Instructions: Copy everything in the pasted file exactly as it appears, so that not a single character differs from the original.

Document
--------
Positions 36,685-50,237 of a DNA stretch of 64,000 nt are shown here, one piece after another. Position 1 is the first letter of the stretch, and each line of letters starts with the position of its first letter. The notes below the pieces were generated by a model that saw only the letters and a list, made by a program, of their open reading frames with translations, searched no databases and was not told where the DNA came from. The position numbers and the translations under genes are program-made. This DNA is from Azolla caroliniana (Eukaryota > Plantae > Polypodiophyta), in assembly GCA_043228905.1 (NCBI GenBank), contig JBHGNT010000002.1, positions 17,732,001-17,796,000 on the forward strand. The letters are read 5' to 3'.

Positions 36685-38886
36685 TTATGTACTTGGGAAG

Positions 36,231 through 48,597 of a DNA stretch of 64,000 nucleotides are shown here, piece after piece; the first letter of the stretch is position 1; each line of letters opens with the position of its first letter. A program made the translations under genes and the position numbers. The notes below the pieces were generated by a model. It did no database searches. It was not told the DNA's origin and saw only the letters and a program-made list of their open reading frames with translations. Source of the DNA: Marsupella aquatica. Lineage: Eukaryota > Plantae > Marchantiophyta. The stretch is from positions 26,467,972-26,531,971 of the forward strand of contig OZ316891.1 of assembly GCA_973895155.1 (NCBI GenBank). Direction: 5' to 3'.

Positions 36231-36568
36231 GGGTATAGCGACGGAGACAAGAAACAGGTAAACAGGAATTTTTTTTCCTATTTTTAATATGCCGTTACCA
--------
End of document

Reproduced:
Positions 36,685-50,237 of a DNA stretch of 64,000 nt are shown here, one piece after another. Position 1 is the first letter of the stretch, and each line of letters starts with the position of its first letter. The notes below the pieces were generated by a model that saw only the letters and a list, made by a program, of their open reading frames with translations, searched no databases and was not told where the DNA came from. The position numbers and the translations under genes are program-made. This DNA is from Azolla caroliniana (Eukaryota > Plantae > Polypodiophyta), in assembly GCA_043228905.1 (NCBI GenBank), contig JBHGNT010000002.1, positions 17,732,001-17,796,000 on the forward strand. The letters are read 5' to 3'.

Positions 36685-38886
36685 TTATGTACTTGGGAAG

Positions 36,231 through 48,597 of a DNA stretch of 64,000 nucleotides are shown here, piece after piece; the first letter of the stretch is position 1; each line of letters opens with the position of its first letter. A program made the translations under genes and the position numbers. The notes below the pieces were generated by a model. It did no database searches. It was not told the DNA's origin and saw only the letters and a program-made list of their open reading frames with translations. Source of the DNA: Marsupella aquatica. Lineage: Eukaryota > Plantae > Marchantiophyta. The stretch is from positions 26,467,972-26,531,971 of the forward strand of contig OZ316891.1 of assembly GCA_973895155.1 (NCBI GenBank). Direction: 5' to 3'.

Positions 36231-36568
36231 GGGTATAGCGACGGAGACAAGAAACAGGTAAACAGGAATTTTTTTTCCTATTTTTAATATGCCGTTACCA